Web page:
According to Ernest Hetherington (1985), bifoliate cattleyas impart the shape of their lips to their progeny when hybridized with unifoliate cattleyas. However, it seems this is not the case with the monofoliate C. maxima. Hybrids within the genus Cattleya, such as Cattleya Coloramax (x bicolor), possess a C. maxima-like lip, as do intergeneric hybrids, such as Brassocattleya Fuchs Star (x Brassavola nodosa).
There are special horticultural characteristics to anticipate in future hybrids. Cattleya maxima (upland type) has been observed growing outdoors in California, Florida, Guayaquil and Lima, sometimes in full sun. We have grown C. maxima where it receives cool nights 40 F (5 C) and full sunshine, which suggests C. maxima possesses the ability to adapt to many climates, and, therefore, can be cultivated in a diversity of environments.
Well-grown plants produce two growths each year. Combining Laelia anceps hybrids with Cattleya maxima might yield improved orchids for growing outdoors where temperatures dip to freezing. Although the fragrance of C. maxima's flowers is unremarkable, there are a few clones of the upland type that do perfume the air of a small greenhouse in the morning.
- var. alba There are two Ecuadorian forms. One was exhibited at the Guayaquil International Orchid Show in 1988. There is a Peruvian variety not yet presented at any show, but we have a previous record of another Peruvian alba form at the Botanical Garden of Heidelberg (Dr. Senghas, personal communication).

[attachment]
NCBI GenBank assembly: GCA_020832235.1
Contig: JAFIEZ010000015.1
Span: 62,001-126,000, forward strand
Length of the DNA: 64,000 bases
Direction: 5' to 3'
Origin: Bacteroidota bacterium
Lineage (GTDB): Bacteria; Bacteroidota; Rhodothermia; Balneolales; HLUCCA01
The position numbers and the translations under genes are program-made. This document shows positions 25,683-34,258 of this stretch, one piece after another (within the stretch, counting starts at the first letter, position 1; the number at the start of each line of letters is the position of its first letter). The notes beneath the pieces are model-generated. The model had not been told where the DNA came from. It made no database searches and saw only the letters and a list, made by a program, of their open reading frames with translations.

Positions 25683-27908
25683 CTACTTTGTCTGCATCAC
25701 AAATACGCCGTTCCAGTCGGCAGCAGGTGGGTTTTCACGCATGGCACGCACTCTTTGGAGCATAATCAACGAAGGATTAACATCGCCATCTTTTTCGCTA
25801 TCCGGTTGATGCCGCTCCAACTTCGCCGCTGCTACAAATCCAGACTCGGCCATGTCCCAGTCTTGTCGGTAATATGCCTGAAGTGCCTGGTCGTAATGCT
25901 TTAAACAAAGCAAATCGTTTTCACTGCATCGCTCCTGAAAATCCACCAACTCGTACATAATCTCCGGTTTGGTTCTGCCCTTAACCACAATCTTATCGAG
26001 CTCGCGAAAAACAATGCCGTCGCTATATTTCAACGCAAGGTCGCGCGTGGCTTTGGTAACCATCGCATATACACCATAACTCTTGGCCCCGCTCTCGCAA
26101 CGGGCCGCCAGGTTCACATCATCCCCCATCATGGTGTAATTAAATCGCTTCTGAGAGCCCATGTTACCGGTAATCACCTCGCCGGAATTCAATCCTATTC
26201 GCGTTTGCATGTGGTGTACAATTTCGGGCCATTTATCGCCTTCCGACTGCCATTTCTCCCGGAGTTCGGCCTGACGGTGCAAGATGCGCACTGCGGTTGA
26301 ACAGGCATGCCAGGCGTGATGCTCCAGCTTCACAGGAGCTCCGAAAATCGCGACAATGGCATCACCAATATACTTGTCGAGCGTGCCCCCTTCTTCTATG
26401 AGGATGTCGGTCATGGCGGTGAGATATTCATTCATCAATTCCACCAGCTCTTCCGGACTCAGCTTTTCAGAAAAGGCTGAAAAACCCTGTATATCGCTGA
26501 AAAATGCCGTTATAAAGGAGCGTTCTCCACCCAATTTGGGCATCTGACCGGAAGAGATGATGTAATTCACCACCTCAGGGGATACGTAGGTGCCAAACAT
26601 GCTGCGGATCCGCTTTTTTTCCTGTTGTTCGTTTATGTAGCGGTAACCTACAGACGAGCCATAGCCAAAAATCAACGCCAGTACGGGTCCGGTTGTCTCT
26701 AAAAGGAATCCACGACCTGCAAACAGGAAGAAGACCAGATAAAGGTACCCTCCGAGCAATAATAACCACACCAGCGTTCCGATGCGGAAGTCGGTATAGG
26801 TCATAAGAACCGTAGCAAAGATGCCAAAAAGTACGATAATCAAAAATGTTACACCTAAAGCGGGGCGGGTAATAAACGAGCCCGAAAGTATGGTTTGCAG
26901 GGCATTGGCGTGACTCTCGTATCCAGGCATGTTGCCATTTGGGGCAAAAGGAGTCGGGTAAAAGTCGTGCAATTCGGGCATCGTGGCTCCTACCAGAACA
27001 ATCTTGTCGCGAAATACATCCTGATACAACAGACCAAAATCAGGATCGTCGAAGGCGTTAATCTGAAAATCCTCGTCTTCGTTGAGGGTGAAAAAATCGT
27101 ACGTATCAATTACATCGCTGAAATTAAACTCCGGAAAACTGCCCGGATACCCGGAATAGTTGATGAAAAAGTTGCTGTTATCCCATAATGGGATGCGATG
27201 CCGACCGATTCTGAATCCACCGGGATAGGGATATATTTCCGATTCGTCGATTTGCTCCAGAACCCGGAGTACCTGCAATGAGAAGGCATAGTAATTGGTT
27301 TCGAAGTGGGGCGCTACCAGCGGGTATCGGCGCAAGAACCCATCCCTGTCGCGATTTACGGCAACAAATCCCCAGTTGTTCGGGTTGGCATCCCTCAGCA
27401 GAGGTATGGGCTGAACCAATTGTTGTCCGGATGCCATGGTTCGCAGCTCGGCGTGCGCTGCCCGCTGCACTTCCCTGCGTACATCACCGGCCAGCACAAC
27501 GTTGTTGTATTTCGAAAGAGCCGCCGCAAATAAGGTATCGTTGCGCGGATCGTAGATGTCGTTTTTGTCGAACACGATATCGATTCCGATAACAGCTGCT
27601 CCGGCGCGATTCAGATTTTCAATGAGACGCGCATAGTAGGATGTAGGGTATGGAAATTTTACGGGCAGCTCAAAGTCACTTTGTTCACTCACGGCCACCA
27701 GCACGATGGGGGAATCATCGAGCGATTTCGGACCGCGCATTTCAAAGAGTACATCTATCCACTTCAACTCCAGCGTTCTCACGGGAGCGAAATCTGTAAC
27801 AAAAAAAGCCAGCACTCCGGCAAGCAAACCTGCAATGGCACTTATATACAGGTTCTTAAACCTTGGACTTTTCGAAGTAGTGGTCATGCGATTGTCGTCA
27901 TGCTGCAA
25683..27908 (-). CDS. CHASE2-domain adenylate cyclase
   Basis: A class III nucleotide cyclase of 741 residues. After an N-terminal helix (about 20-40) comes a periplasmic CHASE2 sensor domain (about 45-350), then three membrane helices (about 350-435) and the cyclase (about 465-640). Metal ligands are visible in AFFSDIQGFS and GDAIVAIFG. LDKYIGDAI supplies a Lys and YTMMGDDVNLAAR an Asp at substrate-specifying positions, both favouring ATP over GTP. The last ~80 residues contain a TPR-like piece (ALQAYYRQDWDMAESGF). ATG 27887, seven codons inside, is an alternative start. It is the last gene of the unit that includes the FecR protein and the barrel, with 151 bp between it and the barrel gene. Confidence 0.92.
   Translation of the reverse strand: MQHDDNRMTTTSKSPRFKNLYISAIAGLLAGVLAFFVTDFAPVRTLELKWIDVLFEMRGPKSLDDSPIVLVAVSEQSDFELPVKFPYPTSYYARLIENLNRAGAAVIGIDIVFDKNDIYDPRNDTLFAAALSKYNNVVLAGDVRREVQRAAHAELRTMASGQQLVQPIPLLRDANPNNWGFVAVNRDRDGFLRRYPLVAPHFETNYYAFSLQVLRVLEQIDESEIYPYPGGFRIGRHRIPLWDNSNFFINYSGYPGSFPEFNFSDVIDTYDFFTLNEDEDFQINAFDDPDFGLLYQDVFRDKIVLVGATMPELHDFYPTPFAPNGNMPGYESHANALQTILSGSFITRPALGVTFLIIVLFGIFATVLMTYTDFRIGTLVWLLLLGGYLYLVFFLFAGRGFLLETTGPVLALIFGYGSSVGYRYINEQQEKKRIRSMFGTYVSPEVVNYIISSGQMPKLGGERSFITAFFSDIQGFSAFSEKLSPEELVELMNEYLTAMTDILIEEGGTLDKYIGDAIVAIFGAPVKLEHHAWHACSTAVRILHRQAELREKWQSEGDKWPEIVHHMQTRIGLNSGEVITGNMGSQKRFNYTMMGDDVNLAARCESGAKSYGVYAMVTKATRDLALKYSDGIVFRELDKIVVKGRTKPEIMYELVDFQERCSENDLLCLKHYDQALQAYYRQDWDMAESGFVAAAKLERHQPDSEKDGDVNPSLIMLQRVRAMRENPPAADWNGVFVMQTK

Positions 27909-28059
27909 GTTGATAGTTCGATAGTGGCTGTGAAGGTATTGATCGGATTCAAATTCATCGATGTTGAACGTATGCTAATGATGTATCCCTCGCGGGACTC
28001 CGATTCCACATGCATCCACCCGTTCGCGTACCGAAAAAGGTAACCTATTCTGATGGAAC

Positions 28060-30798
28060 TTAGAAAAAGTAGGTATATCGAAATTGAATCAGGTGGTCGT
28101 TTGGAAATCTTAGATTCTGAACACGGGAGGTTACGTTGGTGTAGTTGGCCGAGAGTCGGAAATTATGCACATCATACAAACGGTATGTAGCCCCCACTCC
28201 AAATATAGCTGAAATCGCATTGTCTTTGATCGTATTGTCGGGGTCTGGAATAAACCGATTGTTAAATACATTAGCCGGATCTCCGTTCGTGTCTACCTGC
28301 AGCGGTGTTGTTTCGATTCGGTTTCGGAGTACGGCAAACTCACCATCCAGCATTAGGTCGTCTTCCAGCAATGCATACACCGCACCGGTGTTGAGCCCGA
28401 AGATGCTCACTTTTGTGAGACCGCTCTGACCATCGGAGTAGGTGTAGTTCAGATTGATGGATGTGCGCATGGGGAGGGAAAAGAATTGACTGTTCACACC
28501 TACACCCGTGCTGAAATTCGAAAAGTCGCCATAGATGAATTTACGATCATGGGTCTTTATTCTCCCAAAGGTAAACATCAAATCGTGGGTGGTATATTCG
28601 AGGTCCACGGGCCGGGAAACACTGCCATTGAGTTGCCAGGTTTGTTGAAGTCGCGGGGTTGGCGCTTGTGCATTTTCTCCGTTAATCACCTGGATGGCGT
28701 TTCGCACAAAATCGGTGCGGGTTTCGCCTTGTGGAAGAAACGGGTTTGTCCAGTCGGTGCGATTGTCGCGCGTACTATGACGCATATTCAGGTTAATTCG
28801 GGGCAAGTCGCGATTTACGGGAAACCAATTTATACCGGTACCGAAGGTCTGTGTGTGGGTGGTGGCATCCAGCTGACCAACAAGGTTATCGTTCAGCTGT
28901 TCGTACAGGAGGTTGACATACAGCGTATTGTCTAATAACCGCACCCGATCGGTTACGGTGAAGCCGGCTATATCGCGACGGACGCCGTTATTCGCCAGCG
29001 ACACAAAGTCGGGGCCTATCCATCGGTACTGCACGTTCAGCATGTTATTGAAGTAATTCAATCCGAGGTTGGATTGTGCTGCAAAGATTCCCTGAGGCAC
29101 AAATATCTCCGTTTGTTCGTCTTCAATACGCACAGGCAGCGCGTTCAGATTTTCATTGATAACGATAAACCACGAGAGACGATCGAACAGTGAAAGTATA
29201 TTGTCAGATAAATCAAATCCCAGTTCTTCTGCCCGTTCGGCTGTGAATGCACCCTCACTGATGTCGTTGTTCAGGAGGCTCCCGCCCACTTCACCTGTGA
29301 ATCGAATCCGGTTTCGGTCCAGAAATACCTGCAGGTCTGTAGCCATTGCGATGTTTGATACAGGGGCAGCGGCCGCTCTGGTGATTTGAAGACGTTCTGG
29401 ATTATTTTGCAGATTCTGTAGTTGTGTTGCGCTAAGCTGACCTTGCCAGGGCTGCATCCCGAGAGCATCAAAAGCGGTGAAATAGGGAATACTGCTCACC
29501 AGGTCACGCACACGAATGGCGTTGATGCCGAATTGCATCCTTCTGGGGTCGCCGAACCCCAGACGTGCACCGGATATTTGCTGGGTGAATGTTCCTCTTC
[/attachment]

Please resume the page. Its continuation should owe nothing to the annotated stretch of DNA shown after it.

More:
- var. coerulea One of the most beautiful coerulea forms was exhibited at the 1991 Guayaquil, Ecuador orchid show where it received an AM/AOS (86 pts.). This C. maxima 'Hector', AM/AOS, was raised by Padre Angel M. Andreeta. The flowers are spaced for an attractive presentation.
- var. concolor An Ecuadorian form with a lovely pure soft rose color and no veins in the lip, but with the usual yellow vein in the middle of the lip.o
- white sepals and petals. There are no colored veins inside the lip, which is pigmented a soft rose color.
- var. semi-alba From the highlands of Ayabaca, this form is published here in color for the first time. There is one division of the plant in Dr. Sergio Oliveria's collection (Sao Paulo, Brazil), from which he will prepare the botanical description.
- var. superba From the uplands of Northern Peru. The shape of the flower is similar to the upland type but the flower reaches 9 inches (22 cm) in good growing conditions. This cultivar has been selfed and the seedlings are healthy.
- var. venosa This has the type colors of the upland variety, but with dark venation in the petals. Without a doubt, the future appears bright for C. maxima - the greatest cattleya - whose true beauty is only now beginning to be appreciated.
Hetherington, Ernest. 1985. The bifoliate cattleyas - 1 - purples, pinks, and whites. Amer. Orchid Soc.Bull. 54(10): 1210-1219.
Withner, Carl. 1988. The Cattleyas and Their Relatives: Volume I, The Cattleyas. Timber Press, Portland.
Republished from the AOS Bulletin, May 1993